Review: "I See You See Me"
Photo exhibition sheds gentle light on LGBTQ+, disabled, and neurodivergent lives
Reviewed by James Scott, Fri., July 28, 2023
Photographs capture still moments and preserve them through a process of light and intention. With "I See You See Me" (the current exhibit in the Julia C. Butridge Gallery at the Dougherty Arts Center) intention is paramount as the photographers behind the 55 curated images intend to show their lives as queer, trans, nonbinary, disabled, neurodivergent, and chronically ill with hyperreal accuracy.
ISYSM is the result of several three-month workshops taught by the Begin Collective, a photography-based creative group started by siblings riel and Bianca Sturchio. Participants, first selected through an open call and then nominated by the previous class, were equipped with 35mm cameras and color film to learn the processes of scanning, editing, and creating narrative photos. While neither sibling lives in Austin currently, the city was where riel made their home during the pandemic, which was one reason for ATX as ISYSM's first landing place. Another was the intrinsic meaning of holding queer-specific art space in a state that saw over 140 anti-LGBTQ bills filed in the most recent Texas Lege session. "It is also where our in-person portrait sessions took place," riel relayed over email, "and it was important for folks to be able to build community by interacting with others in their local, immediate area."
Altogether the show bears the handiwork of 18 local artists. They range in age, identity, and approach: Digital intervention marked photos by certain artists while others only bathed their photos in the delicious orange and yellow of light exposure. Many of the artists attended the reception where I first saw the exhibit, and perhaps being in the presence of so many people beaming with the glow of having their creations perceived heightened my own experience.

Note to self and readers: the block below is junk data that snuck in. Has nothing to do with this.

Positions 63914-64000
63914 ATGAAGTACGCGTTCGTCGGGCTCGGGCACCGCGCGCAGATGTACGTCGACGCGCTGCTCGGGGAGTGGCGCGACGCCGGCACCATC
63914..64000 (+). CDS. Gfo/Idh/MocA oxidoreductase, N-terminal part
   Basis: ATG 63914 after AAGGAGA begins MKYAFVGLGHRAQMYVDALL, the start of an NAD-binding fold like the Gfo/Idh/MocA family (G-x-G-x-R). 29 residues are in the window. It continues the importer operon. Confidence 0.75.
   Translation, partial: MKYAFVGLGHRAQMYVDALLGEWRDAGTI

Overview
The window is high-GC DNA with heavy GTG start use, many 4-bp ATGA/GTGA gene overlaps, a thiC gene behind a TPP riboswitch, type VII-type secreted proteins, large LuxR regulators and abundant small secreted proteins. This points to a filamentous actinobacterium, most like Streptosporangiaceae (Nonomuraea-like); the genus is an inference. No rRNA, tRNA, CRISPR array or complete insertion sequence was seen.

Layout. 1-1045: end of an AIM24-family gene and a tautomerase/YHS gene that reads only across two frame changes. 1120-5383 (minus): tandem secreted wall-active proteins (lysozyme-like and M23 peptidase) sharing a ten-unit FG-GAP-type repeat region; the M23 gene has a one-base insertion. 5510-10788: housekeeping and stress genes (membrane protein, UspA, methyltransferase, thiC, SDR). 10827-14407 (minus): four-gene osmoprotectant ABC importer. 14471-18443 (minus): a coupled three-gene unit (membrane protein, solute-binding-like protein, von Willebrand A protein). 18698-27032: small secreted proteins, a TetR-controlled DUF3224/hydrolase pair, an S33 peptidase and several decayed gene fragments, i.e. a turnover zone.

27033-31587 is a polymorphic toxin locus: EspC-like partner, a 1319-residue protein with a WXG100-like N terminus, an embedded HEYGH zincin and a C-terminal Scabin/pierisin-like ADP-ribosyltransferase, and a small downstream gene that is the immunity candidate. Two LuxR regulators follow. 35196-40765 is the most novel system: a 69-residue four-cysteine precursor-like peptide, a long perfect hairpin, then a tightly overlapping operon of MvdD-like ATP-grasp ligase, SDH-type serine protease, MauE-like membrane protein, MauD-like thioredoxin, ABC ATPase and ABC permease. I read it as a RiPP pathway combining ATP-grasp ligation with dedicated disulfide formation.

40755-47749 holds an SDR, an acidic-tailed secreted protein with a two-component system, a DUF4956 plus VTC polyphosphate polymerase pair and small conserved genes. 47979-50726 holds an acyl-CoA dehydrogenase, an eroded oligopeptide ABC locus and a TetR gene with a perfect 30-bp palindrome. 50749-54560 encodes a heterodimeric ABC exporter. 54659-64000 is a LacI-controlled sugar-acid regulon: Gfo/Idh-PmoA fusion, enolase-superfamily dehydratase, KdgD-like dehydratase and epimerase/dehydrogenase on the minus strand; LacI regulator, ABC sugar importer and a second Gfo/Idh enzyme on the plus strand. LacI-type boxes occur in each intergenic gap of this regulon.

The truth is I enjoyed the simple pleasure of being a viewer. When I view photographs – lives made flat and tangible – I can contextualize them within my own life. A photo of sunlight filtered down over a sandwich board sign becomes familiar when I recognize it's Bouldin Creek's patio. Photos of a messy kitchen table where Topo Chico bottles catch sunbeams and dust lingers around all that's visible cause memory visions to surface: friend's tables where I've gossiped about love lives and intra-qmmunity quarrels.
I particularly gravitated toward several portraits taken of people in chest binders. As a young person in my transition journey, and honestly right up until having top surgery in 2022, my idea of a person in a binder was limited to my own mirror or stale images of thin, blond trans masculine models on queer clothing websites. Yet the portraits, in particular those taken by Devin Alejandro-Wilder and Marley Zollman, breathe with full-blooded warmth. They take the unnatural – a garment of synthetic fabric – and match it to the natural beauty of grass, flowers, and sunlight.
ISYSM's intended purpose is to challenge assumptions about what LGBTQ, disabled, and chronically ill lives are supposed to look like. Those intentions color each photograph in the show as much as actual color film has. These are lives set still but still very much alive.
"I See You See Me"Julia C. Butridge Gallery, 1110 Barton Springs Rd., 512/974-4000
Mon.-Thu., 10am-10pm; Fri., 10am-6pm; Sat., 10am-4pm
Though Aug. 12